The mountain accident statistics of the German Alpine Association continue a pleasing trend for 2021: Accidents and emergencies among DAV members have fallen by a quarter compared to the previous year and have thus reached a new low. One of the most common causes of accidents was falling while hiking.
Again there are at the accident numbers of DAV members in 2021 relative to the number of members reached a low: With a total of 669, the number of accidents and emergencies fell significantly compared to the previous year with 935 - to be more precise, the rate fell by 26 percent and thus by a quarter.
The most important statements compact
- The long-term trend towards lower accident rates among DAV members is continuing.
- The number of accidents and emergencies fell by a quarter compared to 2020 - hitting a new low.
- 32 deaths in 2021: The numbers are roughly the same as last year, with the lowest level ever recorded.
- In 2021, the accident rates for mountain hiking, alpine climbing, sport climbing, ski touring and mountain biking will remain at about the same level as the previous year. Only when climbing via ferrata were there slightly fewer accidents than in the previous year.
- With 310 accidents, most damage reports still come from hiking.
- Falls without external influences are the most common cause of accidents when hiking.
- In the winter of 20/21, the number of accidents plummeted. This can be attributed to the closed ski areas during the pandemic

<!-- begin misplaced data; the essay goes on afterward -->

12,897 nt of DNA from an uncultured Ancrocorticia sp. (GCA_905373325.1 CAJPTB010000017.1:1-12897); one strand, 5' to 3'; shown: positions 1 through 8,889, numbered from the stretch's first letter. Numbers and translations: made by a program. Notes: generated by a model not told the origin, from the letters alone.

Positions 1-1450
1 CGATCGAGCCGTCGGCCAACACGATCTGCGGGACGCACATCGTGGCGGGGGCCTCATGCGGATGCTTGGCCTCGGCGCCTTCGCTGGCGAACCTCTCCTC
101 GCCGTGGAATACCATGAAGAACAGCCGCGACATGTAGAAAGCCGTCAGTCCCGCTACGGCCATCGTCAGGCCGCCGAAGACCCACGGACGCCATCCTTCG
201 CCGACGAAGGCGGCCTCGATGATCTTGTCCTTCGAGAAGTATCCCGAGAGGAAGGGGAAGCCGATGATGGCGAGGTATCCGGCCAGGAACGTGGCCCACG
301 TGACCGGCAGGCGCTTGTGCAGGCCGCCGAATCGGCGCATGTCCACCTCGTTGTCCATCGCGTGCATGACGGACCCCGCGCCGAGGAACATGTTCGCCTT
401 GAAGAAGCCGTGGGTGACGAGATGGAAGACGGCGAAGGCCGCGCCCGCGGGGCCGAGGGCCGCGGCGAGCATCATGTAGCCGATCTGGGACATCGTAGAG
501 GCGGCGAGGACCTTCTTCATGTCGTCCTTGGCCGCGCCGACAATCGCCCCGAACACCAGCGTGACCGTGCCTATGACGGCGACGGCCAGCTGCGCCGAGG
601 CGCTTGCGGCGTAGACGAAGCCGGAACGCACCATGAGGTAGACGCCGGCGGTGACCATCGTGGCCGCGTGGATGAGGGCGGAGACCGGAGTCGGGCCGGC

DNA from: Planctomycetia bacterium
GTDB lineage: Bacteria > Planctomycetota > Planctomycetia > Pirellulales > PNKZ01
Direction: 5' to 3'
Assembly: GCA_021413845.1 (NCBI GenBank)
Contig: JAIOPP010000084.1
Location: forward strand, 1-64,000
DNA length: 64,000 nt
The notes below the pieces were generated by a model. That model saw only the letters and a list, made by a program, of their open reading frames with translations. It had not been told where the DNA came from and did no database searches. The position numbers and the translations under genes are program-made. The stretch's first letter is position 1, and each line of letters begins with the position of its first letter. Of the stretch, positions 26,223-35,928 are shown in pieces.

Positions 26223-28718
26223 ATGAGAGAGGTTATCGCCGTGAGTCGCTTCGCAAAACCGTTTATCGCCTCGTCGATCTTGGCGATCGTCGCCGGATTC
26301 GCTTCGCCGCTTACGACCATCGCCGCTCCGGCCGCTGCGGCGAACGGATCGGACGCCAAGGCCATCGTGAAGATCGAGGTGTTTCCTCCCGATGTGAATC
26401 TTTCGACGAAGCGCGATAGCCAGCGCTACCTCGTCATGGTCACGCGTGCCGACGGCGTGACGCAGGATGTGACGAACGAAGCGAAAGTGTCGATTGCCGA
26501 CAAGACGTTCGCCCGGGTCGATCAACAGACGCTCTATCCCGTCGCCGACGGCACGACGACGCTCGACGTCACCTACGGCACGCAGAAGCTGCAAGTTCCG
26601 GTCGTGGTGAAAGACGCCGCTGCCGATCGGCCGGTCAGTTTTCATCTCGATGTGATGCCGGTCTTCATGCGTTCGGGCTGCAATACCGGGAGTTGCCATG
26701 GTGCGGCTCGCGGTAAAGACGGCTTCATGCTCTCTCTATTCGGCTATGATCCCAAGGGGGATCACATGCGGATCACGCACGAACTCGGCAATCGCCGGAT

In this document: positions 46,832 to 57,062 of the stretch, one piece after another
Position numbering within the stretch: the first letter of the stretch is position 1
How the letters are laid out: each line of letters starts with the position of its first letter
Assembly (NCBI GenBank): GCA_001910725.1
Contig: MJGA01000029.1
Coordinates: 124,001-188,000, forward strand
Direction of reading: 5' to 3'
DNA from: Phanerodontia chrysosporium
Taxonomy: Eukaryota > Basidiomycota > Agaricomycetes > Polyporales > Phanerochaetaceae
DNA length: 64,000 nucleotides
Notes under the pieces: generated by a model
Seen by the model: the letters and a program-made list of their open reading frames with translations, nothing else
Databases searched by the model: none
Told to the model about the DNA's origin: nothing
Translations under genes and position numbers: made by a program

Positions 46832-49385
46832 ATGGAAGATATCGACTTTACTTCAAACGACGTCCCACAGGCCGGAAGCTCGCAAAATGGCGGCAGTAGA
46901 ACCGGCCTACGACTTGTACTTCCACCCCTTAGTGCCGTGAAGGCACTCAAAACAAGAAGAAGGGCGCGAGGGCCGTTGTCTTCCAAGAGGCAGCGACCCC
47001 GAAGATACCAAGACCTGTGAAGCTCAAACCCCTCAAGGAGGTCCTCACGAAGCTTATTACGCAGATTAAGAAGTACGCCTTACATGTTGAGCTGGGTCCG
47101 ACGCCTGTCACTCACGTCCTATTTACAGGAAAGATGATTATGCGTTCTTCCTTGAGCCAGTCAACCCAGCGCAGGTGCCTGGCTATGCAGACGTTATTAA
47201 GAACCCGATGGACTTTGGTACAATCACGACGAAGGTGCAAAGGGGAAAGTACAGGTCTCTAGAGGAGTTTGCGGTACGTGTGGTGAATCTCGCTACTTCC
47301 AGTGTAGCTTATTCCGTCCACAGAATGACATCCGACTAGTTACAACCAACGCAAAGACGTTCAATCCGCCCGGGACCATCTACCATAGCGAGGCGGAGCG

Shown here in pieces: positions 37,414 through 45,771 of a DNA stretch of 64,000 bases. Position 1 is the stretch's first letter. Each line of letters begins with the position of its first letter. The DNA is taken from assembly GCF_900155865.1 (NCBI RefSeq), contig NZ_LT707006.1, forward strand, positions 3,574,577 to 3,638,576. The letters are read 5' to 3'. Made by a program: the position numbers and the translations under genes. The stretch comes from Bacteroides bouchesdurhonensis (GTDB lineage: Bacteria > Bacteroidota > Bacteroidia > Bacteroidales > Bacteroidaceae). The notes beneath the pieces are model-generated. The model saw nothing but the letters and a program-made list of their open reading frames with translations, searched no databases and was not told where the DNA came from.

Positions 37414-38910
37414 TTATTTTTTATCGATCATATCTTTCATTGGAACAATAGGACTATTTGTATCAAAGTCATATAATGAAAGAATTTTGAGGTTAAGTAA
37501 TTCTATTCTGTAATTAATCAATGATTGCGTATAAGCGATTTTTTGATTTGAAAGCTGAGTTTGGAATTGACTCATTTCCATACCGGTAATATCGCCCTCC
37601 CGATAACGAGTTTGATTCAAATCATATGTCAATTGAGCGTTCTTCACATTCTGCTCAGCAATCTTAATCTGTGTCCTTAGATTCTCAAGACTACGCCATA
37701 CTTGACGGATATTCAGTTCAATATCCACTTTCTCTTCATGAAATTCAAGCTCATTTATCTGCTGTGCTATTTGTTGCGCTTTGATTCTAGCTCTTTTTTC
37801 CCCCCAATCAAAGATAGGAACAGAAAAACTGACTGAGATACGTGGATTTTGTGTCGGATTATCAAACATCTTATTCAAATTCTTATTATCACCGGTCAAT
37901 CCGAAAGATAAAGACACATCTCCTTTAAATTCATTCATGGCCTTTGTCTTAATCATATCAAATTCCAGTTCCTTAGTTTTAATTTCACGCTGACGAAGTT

Accidents in 2021 at a glance
The number of members killed in accidents remains at about the level of last year, with the lowest level ever recorded: 32 people died in mountaineering during the reporting period - about four more than in 2020, but still well below the average of the last 20 years with 42 deaths.
This continues the long-lasting trend of a falling accident probability for DAV members, even if the absolute number of accident victims has been rising steadily since 1970 at the latest: While fewer than 250 people were affected at the beginning of the 1000s, the number has increased annually over the past ten years over 240.000 reports received. At the same time, however, the number of members of the DAV rose from 1,4 to currently more than XNUMX million.
The rate of accidents in relation to membership shows a clear downward trend and will reach an absolute low of 2021 percent in 0,048. One reason for the record low is the sharp drop in the number of accidents in winter 20/21.
In total, only 38 downhill skiing and freeriding emergencies were reported due to the long lockdown in which ski resorts were closed. There was also a decrease in accidents and emergencies when it came to ski touring, presumably due to restricted travel to neighboring countries.
Falls while hiking are the greatest danger
As in previous years, this mountain sports year shows that most accidents happen when hiking: out of a total of 669 reported accidents and emergencies with 32 fatalities, 310 incidents occurred here, 17 of which ended fatally. This means that almost every second report relates to a hiking accident.